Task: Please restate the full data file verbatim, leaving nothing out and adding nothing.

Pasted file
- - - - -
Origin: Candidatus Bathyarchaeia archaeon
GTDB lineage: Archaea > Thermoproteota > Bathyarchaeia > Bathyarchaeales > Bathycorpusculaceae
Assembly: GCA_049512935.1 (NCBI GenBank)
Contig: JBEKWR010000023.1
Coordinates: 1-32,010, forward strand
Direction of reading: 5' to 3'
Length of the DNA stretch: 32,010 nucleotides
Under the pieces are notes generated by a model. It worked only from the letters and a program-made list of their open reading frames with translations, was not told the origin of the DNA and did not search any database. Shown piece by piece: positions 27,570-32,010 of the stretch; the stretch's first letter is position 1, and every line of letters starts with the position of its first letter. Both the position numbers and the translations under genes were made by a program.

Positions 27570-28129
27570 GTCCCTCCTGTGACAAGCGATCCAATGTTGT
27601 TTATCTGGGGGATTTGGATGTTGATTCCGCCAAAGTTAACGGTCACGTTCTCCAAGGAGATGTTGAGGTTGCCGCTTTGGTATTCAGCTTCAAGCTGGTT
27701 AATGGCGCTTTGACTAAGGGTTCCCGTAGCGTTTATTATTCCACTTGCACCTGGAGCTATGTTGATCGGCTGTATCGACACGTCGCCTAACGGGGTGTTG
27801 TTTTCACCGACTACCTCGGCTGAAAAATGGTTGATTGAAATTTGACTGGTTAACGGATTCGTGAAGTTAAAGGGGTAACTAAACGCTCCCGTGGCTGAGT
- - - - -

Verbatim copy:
Origin: Candidatus Bathyarchaeia archaeon
GTDB lineage: Archaea > Thermoproteota > Bathyarchaeia > Bathyarchaeales > Bathycorpusculaceae
Assembly: GCA_049512935.1 (NCBI GenBank)
Contig: JBEKWR010000023.1
Coordinates: 1-32,010, forward strand
Direction of reading: 5' to 3'
Length of the DNA stretch: 32,010 nucleotides
Under the pieces are notes generated by a model. It worked only from the letters and a program-made list of their open reading frames with translations, was not told the origin of the DNA and did not search any database. Shown piece by piece: positions 27,570-32,010 of the stretch; the stretch's first letter is position 1, and every line of letters starts with the position of its first letter. Both the position numbers and the translations under genes were made by a program.

Positions 27570-28129
27570 GTCCCTCCTGTGACAAGCGATCCAATGTTGT
27601 TTATCTGGGGGATTTGGATGTTGATTCCGCCAAAGTTAACGGTCACGTTCTCCAAGGAGATGTTGAGGTTGCCGCTTTGGTATTCAGCTTCAAGCTGGTT
27701 AATGGCGCTTTGACTAAGGGTTCCCGTAGCGTTTATTATTCCACTTGCACCTGGAGCTATGTTGATCGGCTGTATCGACACGTCGCCTAACGGGGTGTTG
27801 TTTTCACCGACTACCTCGGCTGAAAAATGGTTGATTGAAATTTGACTGGTTAACGGATTCGTGAAGTTAAAGGGGTAACTAAACGCTCCCGTGGCTGAGT